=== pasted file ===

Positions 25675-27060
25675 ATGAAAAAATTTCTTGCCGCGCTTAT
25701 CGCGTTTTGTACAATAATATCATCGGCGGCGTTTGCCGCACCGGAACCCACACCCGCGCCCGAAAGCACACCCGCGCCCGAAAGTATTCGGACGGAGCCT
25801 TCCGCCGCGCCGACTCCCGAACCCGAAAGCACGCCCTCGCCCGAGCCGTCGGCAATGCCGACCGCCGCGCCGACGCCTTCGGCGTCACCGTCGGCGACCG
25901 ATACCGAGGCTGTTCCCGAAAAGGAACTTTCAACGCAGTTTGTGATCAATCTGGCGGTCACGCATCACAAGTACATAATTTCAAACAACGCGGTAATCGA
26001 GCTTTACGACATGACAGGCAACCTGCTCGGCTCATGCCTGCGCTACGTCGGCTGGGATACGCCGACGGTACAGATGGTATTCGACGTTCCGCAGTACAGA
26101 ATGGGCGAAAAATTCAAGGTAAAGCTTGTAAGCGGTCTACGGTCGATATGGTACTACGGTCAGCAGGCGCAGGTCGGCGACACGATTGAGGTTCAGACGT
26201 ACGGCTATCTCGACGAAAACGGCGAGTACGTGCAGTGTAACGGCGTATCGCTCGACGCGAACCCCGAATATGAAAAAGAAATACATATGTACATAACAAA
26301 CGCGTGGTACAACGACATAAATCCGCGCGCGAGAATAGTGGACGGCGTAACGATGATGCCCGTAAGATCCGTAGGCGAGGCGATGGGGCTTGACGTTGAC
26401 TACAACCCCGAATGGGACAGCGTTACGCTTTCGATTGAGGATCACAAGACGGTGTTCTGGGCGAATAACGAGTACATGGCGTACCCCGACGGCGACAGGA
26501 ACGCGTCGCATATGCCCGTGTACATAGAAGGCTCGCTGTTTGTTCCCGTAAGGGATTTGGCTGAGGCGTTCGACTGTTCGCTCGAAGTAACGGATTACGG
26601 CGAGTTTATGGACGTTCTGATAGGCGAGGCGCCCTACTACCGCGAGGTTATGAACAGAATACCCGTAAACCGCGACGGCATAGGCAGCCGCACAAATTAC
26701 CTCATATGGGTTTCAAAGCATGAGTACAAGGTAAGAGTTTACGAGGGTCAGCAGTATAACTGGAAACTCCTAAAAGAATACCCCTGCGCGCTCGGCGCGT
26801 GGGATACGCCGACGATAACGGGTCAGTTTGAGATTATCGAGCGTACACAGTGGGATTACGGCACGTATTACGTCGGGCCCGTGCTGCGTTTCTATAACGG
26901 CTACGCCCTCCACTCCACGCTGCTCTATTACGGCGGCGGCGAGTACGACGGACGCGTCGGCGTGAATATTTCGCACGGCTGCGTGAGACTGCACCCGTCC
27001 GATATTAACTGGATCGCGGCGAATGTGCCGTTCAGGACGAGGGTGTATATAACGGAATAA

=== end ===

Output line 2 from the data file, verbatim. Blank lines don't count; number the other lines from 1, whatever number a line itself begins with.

25675 ATGAAAAAATTTCTTGCCGCGCTTAT